(c) Resource Items. None.

(d) Target Population:

(1) individuals who need assistance in order to fully and appropriately utilize social services;

(2) individuals who need assistance in coping with specific problems, such as household management, consumer affairs, family life, alcoholism, drug addiction, mental retardation, emotional disturbance, and school related problems.

 

History Note: Authority G.S. 143B‑153;

Eff. July 1, 1979;

Transferred from T10.43D .0237 Eff. July 1, 1983;

Amended Eff. July 1, 1984; December 1, 1983;

Pursuant to G.S. 150B-21.3A, rule is necessary without substantive public interest Eff. May 20, 2017.

 

10A NCAC 71R .0911 IN‑HOME AIDE SERVICES

In‑home aide services are provided to enable individuals and families to remain in or return to their own homes and communities. To this end, at least one level of this service must be available in each geographic area.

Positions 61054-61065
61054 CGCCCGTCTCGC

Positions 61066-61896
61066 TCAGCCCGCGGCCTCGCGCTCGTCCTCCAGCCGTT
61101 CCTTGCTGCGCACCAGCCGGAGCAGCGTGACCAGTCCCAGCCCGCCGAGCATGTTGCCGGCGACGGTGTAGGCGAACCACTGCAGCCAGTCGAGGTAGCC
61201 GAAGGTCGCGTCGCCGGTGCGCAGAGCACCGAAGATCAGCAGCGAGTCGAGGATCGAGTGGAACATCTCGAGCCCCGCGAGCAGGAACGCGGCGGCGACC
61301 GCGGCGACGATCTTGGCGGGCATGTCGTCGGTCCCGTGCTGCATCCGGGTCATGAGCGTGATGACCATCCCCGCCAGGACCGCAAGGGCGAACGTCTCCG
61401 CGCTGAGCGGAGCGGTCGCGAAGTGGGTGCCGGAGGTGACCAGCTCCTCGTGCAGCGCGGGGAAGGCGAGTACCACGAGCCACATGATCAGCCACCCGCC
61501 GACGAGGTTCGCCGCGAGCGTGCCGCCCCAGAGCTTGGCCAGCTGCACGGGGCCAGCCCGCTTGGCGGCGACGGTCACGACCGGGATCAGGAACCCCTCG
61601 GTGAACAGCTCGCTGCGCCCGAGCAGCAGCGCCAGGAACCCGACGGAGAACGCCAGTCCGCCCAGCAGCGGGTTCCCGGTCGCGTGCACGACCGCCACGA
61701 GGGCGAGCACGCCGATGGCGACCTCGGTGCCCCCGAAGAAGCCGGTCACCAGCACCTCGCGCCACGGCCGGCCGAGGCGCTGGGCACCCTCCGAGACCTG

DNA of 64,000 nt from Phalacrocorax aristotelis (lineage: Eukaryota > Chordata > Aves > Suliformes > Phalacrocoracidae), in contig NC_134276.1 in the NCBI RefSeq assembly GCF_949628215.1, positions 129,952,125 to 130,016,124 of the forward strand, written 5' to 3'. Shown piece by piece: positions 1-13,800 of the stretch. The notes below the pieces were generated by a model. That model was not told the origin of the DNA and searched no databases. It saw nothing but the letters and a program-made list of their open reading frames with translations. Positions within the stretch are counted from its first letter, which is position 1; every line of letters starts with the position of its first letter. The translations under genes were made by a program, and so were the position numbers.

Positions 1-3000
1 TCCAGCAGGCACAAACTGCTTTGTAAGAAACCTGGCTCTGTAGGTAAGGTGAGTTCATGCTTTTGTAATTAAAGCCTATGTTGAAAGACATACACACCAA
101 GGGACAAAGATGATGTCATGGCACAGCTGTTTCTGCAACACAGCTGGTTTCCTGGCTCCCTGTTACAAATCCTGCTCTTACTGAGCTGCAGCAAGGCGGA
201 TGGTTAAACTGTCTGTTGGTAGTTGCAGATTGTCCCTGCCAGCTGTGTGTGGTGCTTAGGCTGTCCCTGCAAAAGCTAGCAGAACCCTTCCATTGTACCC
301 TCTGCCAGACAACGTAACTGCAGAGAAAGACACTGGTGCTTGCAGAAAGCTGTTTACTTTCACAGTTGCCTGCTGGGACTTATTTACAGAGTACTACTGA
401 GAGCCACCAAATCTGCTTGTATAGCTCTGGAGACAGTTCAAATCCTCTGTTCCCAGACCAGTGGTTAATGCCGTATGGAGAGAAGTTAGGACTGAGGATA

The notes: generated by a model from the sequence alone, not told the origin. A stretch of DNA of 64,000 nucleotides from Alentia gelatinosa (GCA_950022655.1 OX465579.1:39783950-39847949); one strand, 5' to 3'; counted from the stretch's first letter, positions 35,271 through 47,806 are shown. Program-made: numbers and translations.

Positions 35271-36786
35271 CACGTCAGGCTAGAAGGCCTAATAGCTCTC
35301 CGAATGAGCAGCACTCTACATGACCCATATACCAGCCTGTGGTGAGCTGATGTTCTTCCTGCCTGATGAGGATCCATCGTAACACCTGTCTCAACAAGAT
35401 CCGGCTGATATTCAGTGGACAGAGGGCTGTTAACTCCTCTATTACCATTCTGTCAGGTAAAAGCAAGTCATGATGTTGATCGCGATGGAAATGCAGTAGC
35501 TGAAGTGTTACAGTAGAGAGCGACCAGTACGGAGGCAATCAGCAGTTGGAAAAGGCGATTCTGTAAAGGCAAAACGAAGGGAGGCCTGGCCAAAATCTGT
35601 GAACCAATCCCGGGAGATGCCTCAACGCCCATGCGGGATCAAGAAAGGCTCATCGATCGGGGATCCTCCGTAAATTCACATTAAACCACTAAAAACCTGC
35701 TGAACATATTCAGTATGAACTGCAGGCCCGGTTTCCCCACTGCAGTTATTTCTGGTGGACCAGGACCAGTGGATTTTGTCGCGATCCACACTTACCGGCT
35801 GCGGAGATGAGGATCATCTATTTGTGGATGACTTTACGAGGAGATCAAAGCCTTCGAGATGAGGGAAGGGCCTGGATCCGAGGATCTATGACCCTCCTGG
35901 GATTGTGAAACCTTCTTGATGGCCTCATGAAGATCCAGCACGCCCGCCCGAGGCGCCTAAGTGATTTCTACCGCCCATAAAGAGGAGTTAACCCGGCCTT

(1) Primary Service. In‑Home Aide Services are those paraprofessional services which assist individuals and children and their families with essential home management tasks, personal care tasks, or supervision, or all of the tasks in this Paragraph, to enable individuals and children and their families to remain, and function effectively, in their own homes as long as possible.

(2) Component. In‑Home Aide Services may be used for the purpose of providing respite for a primary caregiver or for parents. For this purpose, In‑Home Aide Services may be provided to individuals in their own homes or in the home of their primary caregiver and to children and their families in their own homes. Respite Care may consist of any level of home management or personal care tasks.